Socceroos coach Bert van Marwijk is using La Liga side Atletico Madrid as unlikely inspiration for Australia ahead of the World Cup.
Much like with Atletico and their fierce rivals Real Madrid, the Socceroos are up against the odds in Russia drawn in a group alongside France, Denmark and Peru.
Though with a fraction of the budget of Real, Atletico have been able to carve out significant success of their own claiming yet another Europa League title this past season and in fact finishing higher than Real in La Liga.
Built upon a rigid defense and an attack that thrives on the counter, Diego Simeone's side is proving somewhat of an inspiration for Bert van Marwijk as he looks to find some success for Australia in Russia.
Socceroos goalkeeper Maty Ryan spent some of his career in La Liga for Valencia and revealed the emphasis van Marwijk has placed on Atletico's approach to Australia during camp in Turkey.
"He’s been talking about Atletico Madrid a lot," Ryan told The Age.
"Technically they don’t have the most skillful and talented players in La Liga when you compare them to the likes of about Real and Barcelona but [van Marwijk] says they have the best team in terms of camaraderie, the way in which they defend, keeping it very compact and very tight.
"He's basing our defensive structure on the way they defend. That real togetherness and grit when you watch Atletico play."
Atletico finished the most recent La Liga season in second, one place higher than Real, and conceded a league-low 22 goals throughout the campaign.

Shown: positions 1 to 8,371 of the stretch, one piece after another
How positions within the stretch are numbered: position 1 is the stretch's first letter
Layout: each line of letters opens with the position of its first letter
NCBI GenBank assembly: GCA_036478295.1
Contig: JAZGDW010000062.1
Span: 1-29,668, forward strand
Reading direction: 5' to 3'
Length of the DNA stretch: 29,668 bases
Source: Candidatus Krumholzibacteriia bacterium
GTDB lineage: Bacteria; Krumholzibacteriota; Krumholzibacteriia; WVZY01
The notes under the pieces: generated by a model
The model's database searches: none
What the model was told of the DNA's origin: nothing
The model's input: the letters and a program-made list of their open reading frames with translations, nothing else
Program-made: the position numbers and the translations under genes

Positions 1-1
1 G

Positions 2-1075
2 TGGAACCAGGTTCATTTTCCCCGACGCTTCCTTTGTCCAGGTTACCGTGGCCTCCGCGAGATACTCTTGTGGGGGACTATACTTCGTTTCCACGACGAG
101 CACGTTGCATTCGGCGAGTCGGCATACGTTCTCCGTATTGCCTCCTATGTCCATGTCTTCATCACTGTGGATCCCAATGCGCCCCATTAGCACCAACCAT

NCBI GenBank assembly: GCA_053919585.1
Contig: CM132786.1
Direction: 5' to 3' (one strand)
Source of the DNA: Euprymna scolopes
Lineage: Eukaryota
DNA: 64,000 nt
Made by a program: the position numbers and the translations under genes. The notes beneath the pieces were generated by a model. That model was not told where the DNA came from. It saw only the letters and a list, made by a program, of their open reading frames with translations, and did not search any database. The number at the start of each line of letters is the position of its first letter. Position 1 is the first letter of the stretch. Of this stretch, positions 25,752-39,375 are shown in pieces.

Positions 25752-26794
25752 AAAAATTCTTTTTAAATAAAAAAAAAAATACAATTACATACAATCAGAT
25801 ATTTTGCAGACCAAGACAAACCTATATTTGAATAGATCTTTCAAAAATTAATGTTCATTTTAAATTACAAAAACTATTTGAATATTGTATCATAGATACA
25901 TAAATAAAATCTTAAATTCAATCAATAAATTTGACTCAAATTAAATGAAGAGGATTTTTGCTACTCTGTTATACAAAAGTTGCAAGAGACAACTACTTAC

That number was half of what their Madrid rivals let in and seven fewer than Barcelona, who won the La Liga title.
While defensively compact, Ryan revealed it was Atletico's well-timed aggressive pressing that has laid the foundations for Australia.
"Initially, that's been most of our work, how we press teams," he said.
"If you watch the way Atletico Madrid defend, there’s absolutely no space there when they come up against the likes of Lionel Messi, Ronaldo and Gareth Bale.
"They struggle to have any success against them because they’re absolutely suffocated for time and space on the ball."
The Socceroos will be looking to show just how much they've learned over the past two weeks when they face the Czech Republic in a friendly on Friday night and Hungary a week later on June 10.
Australia will then need to channel their Atletico spirit in their World Cup opener against France on June 16 before subsequent games against Denmark and Peru.